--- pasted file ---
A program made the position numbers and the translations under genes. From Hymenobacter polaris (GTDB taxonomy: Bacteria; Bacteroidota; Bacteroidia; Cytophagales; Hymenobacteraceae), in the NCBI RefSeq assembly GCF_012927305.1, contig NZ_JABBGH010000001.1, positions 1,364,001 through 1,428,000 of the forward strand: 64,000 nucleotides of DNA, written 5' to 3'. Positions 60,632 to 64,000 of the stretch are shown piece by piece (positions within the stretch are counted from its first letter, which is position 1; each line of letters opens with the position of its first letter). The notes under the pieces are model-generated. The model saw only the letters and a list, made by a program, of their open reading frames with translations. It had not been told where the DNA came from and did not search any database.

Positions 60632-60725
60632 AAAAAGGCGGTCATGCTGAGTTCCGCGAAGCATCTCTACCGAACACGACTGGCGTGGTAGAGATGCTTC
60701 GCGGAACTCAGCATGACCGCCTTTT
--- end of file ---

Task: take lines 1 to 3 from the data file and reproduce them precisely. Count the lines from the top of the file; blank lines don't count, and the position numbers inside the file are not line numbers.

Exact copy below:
A program made the position numbers and the translations under genes. From Hymenobacter polaris (GTDB taxonomy: Bacteria; Bacteroidota; Bacteroidia; Cytophagales; Hymenobacteraceae), in the NCBI RefSeq assembly GCF_012927305.1, contig NZ_JABBGH010000001.1, positions 1,364,001 through 1,428,000 of the forward strand: 64,000 nucleotides of DNA, written 5' to 3'. Positions 60,632 to 64,000 of the stretch are shown piece by piece (positions within the stretch are counted from its first letter, which is position 1; each line of letters opens with the position of its first letter). The notes under the pieces are model-generated. The model saw only the letters and a list, made by a program, of their open reading frames with translations. It had not been told where the DNA came from and did not search any database.

Positions 60632-60725
60632 AAAAAGGCGGTCATGCTGAGTTCCGCGAAGCATCTCTACCGAACACGACTGGCGTGGTAGAGATGCTTC